Manuscripts and Special Collections

Trent River Authority and predecessors, 1931-1974


The management of water services in England began in 1531 with the Statute of Sewers. This was followed by various Drainage Acts, culminating in the Land Drainage Act of 1930. The Land Drainage Act set up Catchment Boards in England and Wales to have oversight over Main Rivers. The Catchment Boards were funded by other authorities including Internal Drainage Boards and County Councils.

The River Trent Catchment Board was established in May 1931, with full-time officers appointed in October 1931. Its predecessor bodies included a number of drainage, navigation and warping companies or corporations, including the Hatfield Chase Corporation whose origins dated back as far back as 1626, the Trent Navigation Company, and the Brigg Court of Lincolnshire Commissioners of Sewers. These independent boards were absorbed by or amalgamated with the Trent River Catchment Board in 1941.

The River Boards Act of 1948 brought together the responsibility for drainage, fisheries and pollution under single authorities and on 1 April 1951 the Catchment Board became the Trent River Board, taking over the functions of the Trent Fishery Board which had been established by the Salmon and Freshwater Fisheries Act of 1923.

The next change of name occurred on 1 April 1965 when, following the Water Act of 1963, the Trent River Board became the Trent River Authority. The Authority was responsible for flood prevention and land drainage along the 'Main Rivers' in its area, and conserved and augmented water resources (collecting and making available hydrological data), controlled pollution and water quality, and awarded angling licences.

The Trent River Authority was organised into the following departments (most of which had operated fairly continuously since the creation of the River Trent Catchment Board): The Clerk's, Treasurer's, Engineer's, Pollution Control (or Prevention of River Pollution), and Fisheries Department. The Hydrology/Water Resources Section was a sub-section of the Engineer's Department. The main areas of activity of the authority were the management and monitoring of water resources (including hydrometric schemes, research, licences and charging), land drainage (including capital works, maintenance, etc.), fisheries (issuing of licences, prosecutions, etc.), and prevention of river pollution (monitoring water quality, sewage and effluents, research, etc.).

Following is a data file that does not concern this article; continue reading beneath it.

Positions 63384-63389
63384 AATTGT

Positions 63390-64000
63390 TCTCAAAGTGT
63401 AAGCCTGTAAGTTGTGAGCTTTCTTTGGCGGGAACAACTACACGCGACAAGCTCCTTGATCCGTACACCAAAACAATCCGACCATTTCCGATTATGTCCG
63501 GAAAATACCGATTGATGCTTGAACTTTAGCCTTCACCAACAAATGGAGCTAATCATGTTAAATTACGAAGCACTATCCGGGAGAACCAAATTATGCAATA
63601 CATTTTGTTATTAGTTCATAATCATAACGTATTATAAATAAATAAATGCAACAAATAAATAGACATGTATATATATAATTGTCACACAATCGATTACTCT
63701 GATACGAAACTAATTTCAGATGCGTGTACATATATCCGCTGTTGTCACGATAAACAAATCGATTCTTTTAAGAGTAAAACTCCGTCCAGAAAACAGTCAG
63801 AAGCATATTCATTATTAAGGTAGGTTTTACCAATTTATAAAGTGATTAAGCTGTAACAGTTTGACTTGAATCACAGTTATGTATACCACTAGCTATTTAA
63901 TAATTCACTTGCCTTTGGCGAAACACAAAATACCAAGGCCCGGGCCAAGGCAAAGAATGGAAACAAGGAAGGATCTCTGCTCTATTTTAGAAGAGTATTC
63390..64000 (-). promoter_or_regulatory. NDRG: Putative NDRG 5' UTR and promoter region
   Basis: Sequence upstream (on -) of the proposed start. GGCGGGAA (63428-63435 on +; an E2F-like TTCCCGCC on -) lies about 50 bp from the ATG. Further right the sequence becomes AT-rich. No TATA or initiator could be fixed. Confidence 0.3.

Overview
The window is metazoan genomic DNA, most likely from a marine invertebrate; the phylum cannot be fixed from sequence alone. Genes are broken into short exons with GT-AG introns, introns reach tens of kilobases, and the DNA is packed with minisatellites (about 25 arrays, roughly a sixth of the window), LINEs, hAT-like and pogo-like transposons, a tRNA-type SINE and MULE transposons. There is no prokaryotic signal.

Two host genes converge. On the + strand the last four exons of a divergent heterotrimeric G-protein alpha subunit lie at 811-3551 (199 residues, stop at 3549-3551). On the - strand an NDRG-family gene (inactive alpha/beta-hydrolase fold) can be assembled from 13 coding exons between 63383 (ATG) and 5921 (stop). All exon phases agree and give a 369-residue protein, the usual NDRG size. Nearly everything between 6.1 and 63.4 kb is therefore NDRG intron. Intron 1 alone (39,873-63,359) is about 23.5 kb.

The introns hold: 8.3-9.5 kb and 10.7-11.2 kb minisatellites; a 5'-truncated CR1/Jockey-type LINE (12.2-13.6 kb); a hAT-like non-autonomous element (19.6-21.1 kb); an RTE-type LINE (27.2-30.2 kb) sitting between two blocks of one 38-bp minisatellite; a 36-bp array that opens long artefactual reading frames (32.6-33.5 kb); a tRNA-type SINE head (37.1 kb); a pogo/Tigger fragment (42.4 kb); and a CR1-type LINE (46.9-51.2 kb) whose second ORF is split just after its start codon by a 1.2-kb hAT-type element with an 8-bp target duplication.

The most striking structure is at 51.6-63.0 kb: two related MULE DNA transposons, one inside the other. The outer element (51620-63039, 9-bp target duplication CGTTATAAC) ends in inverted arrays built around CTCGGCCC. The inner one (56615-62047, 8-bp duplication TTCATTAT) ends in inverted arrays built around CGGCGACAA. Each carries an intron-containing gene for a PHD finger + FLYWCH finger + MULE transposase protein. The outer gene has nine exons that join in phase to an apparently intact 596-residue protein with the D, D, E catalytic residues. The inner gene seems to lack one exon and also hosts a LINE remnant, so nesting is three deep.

Technicians at work on a river model, 1968 (RE/DOP/H33/11)
Technicians at work on a river model, 1968 (RE/DOP/H33/11) 


The River Trent Catchment Board was initially divided into four main areas: the Northern Area (which had its own office and resident engineer at Gainsborough), the Home Area, the Southern Area and the Stafford Area. The Trent River Board and Trent River Authority continued to maintain this basic structure although there were some later changes in divisional boundaries. These included the abandonment of the Stafford Area as a separate division, and the introduction of a Keadby Division which was subsequently merged into the Northern Division.

The largest of the three land drainage divisions, the Home Division, comprised most of Nottinghamshire with the exception of the Trent Basin north of Newark, most of Leicestershire with the exception of the Mease basin in the west of the county and a large part of Derbyshire excluding the Chesterfield area and the Dove Basin in the west. The Division included most of the major towns in the East Midlands region including Nottingham, Mansfield, Worksop, Retford and Newark in Nottinghamshire, Leicester, Loughborough and Melton Mowbray in Leicestershire and Derby, Matlock, Bakewell and Buxton in Derbyshire. The main watercourses included the River Trent (middle reach) and the Rivers Idle, Ryton, Derwent, Soar, Sence (Soar tributary), Erewash, Leen, Maun and Wreake. The Home Division also included the Rivers Idle and Ryton Internal Drainage District and several pumping stations including Keadby and Dirtness.